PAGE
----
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Thanks to a diagnostic imaging technique that should soon be finding its way to medical establishments, many patients could be spared the pain and risk of biopsies. The technique, called 3TP, has recently received FDA clearance for use in the detection of breast and prostate cancer, and is slated for distribution as early as next year. It will enable doctors to distinguish between malignant tumors and benign lumps by scanning instead of cutting.
3TP (Three Time Point) makes use of existing MRI scanners, and a safe contrast agent that is injected into the patient. The suspected tumor site is scanned by MRI repeatedly over a period of several minutes. The software developed for the method analyzes three of the MRI images, one before and two after the injection (hence the name 3TP), and then creates a colored likeness of the breast or prostate area based on the resulting data. A preponderance of red in the picture indicates malignancy, while mainly blue and green are signs of a benign growth.
The procedure, developed by Prof. Hadassa Degani and her research group at the Weizmann Institute of Science Biological Regulation Dept., arose from her research on the development of cancerous tumors. Typically, malignancies, which need a steady supply of oxygen and nutrients in order to grow, contain many small, new blood vessels. Blood flow in and out of the area of the tumor is usually accelerated. Tumor cells are distributed unevenly, with areas of densely packed cells that have tighter between-cell spaces than normal.
In order to obtain the 3TP image, the contrast agent, which enhances the MRI images, is injected into the bloodstream, and the flow of the agent into the area being scanned is traced. The agent, which quickly passes through the blood, will enter and clear out of a cancerous tumor faster, and contrast agent escaping vessel walls (new blood vessels tend to leak) will be highlighted, along with the spaces between cells. By making calculations based on comparisons between the images, the software can assign a color to each tiny pixel making up the graphic image.
Several hospitals in the U.S. have participated in the clinical trials, testing hundreds of patients who were slated to undergo biopsies. The 3TP scans were sent to Degani’s lab in Israel for analysis, and her diagnoses were later compared with the results of the biopsies. Tests were conducted in such a way that Degani knew nothing about the patient’s medical history, thus her results were based solely on the 3TP image. Doctors, as well, did not see the 3TP results until they had reached a diagnosis through biopsy. In impressive trial results, solid growths larger than five millimeters (1/5 inch) were diagnosed correctly using 3TP nearly 100% of the time. For all trials, including patients with DCIS (a non-invasive, non-lump-forming cancer in the milk ducts), the accuracy rate was close to 90%.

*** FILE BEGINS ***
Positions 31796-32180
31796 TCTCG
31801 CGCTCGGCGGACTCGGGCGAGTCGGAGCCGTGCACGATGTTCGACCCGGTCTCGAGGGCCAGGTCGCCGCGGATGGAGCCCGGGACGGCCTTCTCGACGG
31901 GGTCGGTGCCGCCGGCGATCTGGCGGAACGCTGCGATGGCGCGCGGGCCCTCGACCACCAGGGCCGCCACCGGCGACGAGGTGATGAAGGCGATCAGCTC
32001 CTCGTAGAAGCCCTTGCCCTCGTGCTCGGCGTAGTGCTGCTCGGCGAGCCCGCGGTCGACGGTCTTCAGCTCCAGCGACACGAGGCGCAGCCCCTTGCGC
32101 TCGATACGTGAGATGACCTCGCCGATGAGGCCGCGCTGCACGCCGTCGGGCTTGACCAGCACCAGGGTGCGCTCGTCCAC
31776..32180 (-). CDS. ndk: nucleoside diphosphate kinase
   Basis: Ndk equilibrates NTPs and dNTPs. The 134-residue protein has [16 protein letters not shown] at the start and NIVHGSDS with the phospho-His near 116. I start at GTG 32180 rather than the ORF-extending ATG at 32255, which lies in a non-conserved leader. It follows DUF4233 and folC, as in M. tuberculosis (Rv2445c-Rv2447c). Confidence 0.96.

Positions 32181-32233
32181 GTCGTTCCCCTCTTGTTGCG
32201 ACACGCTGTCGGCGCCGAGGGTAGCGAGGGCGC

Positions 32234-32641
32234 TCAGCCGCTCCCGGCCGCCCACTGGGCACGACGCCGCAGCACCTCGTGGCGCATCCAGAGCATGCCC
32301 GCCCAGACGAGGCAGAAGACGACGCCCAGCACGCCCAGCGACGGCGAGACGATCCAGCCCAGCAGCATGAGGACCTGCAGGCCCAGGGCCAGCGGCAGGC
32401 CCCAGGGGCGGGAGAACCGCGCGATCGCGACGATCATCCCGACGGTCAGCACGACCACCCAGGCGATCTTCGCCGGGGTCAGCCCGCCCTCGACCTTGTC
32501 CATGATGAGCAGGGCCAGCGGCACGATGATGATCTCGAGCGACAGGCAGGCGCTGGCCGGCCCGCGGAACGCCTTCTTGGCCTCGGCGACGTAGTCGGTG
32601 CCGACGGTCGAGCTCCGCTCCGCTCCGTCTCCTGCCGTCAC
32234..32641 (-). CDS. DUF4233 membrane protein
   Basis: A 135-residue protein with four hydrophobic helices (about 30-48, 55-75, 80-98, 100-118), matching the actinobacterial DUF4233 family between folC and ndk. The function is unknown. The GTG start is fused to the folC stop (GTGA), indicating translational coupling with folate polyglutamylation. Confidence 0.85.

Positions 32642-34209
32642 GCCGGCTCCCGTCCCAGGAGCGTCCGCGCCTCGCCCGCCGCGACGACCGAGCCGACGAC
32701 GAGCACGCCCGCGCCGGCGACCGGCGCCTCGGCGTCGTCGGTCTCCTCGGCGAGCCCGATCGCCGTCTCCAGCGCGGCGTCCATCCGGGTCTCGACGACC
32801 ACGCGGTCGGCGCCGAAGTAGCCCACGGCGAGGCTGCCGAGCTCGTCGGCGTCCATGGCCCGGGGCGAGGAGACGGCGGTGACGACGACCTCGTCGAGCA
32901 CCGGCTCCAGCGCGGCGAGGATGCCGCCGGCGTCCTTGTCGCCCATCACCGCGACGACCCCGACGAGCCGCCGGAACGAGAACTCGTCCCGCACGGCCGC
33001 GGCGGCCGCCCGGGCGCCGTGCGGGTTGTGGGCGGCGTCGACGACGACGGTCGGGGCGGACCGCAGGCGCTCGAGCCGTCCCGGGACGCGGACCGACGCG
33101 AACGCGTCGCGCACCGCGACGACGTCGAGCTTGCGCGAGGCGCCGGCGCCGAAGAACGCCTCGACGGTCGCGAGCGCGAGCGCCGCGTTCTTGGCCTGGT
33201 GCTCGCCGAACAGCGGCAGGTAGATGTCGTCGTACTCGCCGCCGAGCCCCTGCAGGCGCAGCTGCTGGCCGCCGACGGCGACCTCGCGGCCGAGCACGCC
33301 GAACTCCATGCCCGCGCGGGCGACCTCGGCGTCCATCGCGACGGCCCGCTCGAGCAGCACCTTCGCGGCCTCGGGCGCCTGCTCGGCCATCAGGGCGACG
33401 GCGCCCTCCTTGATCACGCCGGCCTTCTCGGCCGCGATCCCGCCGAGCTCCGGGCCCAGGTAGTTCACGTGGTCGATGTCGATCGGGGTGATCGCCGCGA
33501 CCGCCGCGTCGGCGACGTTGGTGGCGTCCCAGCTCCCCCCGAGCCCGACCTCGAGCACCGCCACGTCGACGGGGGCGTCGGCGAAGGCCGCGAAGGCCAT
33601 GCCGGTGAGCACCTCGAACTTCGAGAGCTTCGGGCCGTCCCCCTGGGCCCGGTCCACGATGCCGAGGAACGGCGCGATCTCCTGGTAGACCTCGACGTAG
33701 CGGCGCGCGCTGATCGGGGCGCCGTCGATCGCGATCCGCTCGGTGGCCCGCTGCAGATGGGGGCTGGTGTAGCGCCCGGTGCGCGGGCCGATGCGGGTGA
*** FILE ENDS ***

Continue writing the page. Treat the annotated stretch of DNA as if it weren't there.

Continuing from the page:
While others have come up with various methods of diagnosing cancer using MRI technology, Degani emphasizes that the 3TP technique is the only one that provides an accurate, standardized system that any clinician can easily use. The speed with which results can be obtained and the prevention of unnecessary biopsies will make it cost-effective as well. The procedure is likely to be used in the future to diagnose a variety of cancers and, while it is moving from the trial stages to clinical use on breast and prostate, research is starting on the lungs. In addition, more research will be done on using 3TP scanning to track the response of tumors to anti-cancer therapies.
The method will be distributed by a U.S. company called 3TP LLC. In operation a little over a year, it was founded to market the 3TP technology, to which it received worldwide rights through Yeda, the commercial arm of the Weizmann Institute. Because 3TP is non-invasive, and is based on existing MRI technology, the FDA clearing process was shorter than expected. Now the company, presently engaged in beta-testing of its product in six American medical institutions, is seeking clearance in Canada and Europe. 3TP LLC can be contacted at (1) 631-702-2400; JRM3TP@hamptons.com.
Prof. Hadassa Degani's research is supported by Sir David Alliance, CBE, UK; M.D. Moross Institute for Cancer Research; Mr. and Mrs. Lon Morton, Calabasas, CA; Mrs. Jackie Gee, Ms. Livia Meyer and Mr. Harry Woolf, UK; Ms. Lynne Mochon and Ms. Edith Degani, NY, USA; The Washington Square Health Foundation; Willner Family Center for Vascular Biology; and The Estate of Mrs. Ilse Katz, Switzerland.
Prof. Degani is the incumbent of the Fred and Andrea Fallek Professorial Chair in Breast Cancer Research.
The Weizmann Institute of Science in Rehovot, Israel is one of the world's top-ranking multidisciplinary research institutions. Noted for its wide-ranging exploration of the natural and exact sciences, the Institute is home to 2,500 scientists, students, technicians and supporting staff. Institute research efforts include the search for new ways of fighting disease and hunger, examining leading questions in mathematics and computer science, probing the physics of matter and the universe, creating novel materials and developing new strategies for protecting the environment.